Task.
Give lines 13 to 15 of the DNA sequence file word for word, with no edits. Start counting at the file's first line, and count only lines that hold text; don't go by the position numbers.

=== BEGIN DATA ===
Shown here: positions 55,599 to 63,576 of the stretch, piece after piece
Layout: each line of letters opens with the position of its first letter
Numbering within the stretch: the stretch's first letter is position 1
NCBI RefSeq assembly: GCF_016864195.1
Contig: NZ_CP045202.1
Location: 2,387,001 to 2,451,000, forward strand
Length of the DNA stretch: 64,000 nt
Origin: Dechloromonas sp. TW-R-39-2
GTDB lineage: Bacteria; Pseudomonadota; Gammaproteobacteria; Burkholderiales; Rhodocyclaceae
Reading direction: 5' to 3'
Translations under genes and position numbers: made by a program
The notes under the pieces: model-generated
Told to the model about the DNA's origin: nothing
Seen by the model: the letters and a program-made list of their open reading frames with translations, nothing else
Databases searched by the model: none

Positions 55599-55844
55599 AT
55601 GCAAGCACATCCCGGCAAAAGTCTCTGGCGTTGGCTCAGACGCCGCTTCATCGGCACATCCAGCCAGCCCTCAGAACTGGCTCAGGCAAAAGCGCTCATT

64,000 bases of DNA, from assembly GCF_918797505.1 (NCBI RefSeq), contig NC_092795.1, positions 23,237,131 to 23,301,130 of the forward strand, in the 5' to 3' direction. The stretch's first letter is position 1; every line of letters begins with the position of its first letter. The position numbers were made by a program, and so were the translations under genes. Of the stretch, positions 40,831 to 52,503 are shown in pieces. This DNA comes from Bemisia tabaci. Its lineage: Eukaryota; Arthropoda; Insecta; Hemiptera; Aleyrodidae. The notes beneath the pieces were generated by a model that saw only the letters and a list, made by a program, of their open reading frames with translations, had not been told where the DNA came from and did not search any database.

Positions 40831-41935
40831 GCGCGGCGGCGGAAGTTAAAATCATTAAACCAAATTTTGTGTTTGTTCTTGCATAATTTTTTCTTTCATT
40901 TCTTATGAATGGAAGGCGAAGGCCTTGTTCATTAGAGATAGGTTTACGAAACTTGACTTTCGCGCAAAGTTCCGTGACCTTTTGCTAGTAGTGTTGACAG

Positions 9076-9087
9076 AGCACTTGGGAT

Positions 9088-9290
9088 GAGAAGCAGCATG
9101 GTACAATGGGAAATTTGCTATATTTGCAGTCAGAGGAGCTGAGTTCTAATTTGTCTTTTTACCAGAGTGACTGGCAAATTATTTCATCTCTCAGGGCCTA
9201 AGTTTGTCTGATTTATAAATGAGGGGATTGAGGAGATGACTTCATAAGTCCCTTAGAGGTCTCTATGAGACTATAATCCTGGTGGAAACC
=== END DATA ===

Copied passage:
Told to the model about the DNA's origin: nothing
Seen by the model: the letters and a program-made list of their open reading frames with translations, nothing else
Databases searched by the model: none